We know that "try" as a verb has its noun form "try" that can be the subject of a sentence, but is there any chance that "trying" can also be the subject? For example,"constant trying can help us..." Is it correct in grammar? Do we use it like that in daily life?

  • 2
    Yes, a gerund can be used like a noun (Cycling is my favourite form of exercise). Mar 28, 2021 at 11:20
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    Yes: gerund-participial clauses can function as subject, In your example "trying " is a noun by virtue of it being premodified by the adjective "constant" (adjectives cannot modify verbs). It is to be distinguished from the verb form in "constantly trying ...", where it has adverbial premodification and thus must be a verb.
    – BillJ
    Mar 28, 2021 at 13:50

1 Answer 1


A gerund is a noun formed from a verb so you can use it when you would have used a noun

Trying to learn English is making my brain hurt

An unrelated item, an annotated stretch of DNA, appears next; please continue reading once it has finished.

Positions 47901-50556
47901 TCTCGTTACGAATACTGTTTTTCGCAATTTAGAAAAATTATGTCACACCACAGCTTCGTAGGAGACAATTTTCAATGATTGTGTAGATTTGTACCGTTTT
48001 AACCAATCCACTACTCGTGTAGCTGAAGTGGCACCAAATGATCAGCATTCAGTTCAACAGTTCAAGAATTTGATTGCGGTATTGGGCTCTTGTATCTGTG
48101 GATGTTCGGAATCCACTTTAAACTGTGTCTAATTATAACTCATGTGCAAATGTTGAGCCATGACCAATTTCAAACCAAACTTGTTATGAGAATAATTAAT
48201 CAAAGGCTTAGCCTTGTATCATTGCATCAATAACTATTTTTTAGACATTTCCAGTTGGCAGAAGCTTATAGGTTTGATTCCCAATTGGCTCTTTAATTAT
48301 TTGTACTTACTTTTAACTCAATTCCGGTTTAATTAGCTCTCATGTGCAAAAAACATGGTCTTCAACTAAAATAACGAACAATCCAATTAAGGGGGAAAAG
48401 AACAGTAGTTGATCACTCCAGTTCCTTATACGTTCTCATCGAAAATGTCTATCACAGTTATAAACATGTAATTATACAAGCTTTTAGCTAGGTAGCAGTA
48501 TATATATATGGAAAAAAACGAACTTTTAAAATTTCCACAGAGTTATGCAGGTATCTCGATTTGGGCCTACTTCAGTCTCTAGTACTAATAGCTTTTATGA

I failed but it was not for want of trying

are just a couple of examples

If you put gerund sentence subject into your favourite search engine you should get many other examples.

  • Actually, gerunds are verbs that function like nouns, but are not actually nouns themselves. The real nouns formed by conversion from ing verbs are called 'gerundial nouns', or just nouns. Compare "They were criticised for killing the seals" (verb form) ~ They had witnessed the killing of the seals" (noun form).
    – BillJ
    Mar 28, 2021 at 13:34
  • True. Gerunds are verbs still; but trying could just as easily be a noun as a gerund. Unless there's an object, it's hard to tell. If you can put an article in front of it, it's a noun -- The trying took longer than the actual work. Oct 7, 2021 at 22:36

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